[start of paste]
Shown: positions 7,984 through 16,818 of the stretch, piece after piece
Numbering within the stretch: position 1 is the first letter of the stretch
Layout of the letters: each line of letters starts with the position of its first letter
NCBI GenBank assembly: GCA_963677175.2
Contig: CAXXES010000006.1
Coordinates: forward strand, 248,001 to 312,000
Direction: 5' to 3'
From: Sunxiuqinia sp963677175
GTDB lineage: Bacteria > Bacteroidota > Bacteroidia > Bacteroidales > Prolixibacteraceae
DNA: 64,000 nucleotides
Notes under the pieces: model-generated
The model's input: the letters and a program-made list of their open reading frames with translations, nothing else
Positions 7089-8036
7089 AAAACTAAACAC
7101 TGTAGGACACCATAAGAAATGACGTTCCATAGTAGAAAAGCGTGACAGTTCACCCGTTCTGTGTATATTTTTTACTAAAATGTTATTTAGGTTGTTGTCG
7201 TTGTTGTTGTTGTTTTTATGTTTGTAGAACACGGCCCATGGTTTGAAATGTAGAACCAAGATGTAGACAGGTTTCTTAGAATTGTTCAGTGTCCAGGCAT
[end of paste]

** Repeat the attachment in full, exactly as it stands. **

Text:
Shown: positions 7,984 through 16,818 of the stretch, piece after piece
Numbering within the stretch: position 1 is the first letter of the stretch
Layout of the letters: each line of letters starts with the position of its first letter
NCBI GenBank assembly: GCA_963677175.2
Contig: CAXXES010000006.1
Coordinates: forward strand, 248,001 to 312,000
Direction: 5' to 3'
From: Sunxiuqinia sp963677175
GTDB lineage: Bacteria > Bacteroidota > Bacteroidia > Bacteroidales > Prolixibacteraceae
DNA: 64,000 nucleotides
Notes under the pieces: model-generated
The model's input: the letters and a program-made list of their open reading frames with translations, nothing else
Positions 7089-8036
7089 AAAACTAAACAC
7101 TGTAGGACACCATAAGAAATGACGTTCCATAGTAGAAAAGCGTGACAGTTCACCCGTTCTGTGTATATTTTTTACTAAAATGTTATTTAGGTTGTTGTCG
7201 TTGTTGTTGTTGTTTTTATGTTTGTAGAACACGGCCCATGGTTTGAAATGTAGAACCAAGATGTAGACAGGTTTCTTAGAATTGTTCAGTGTCCAGGCAT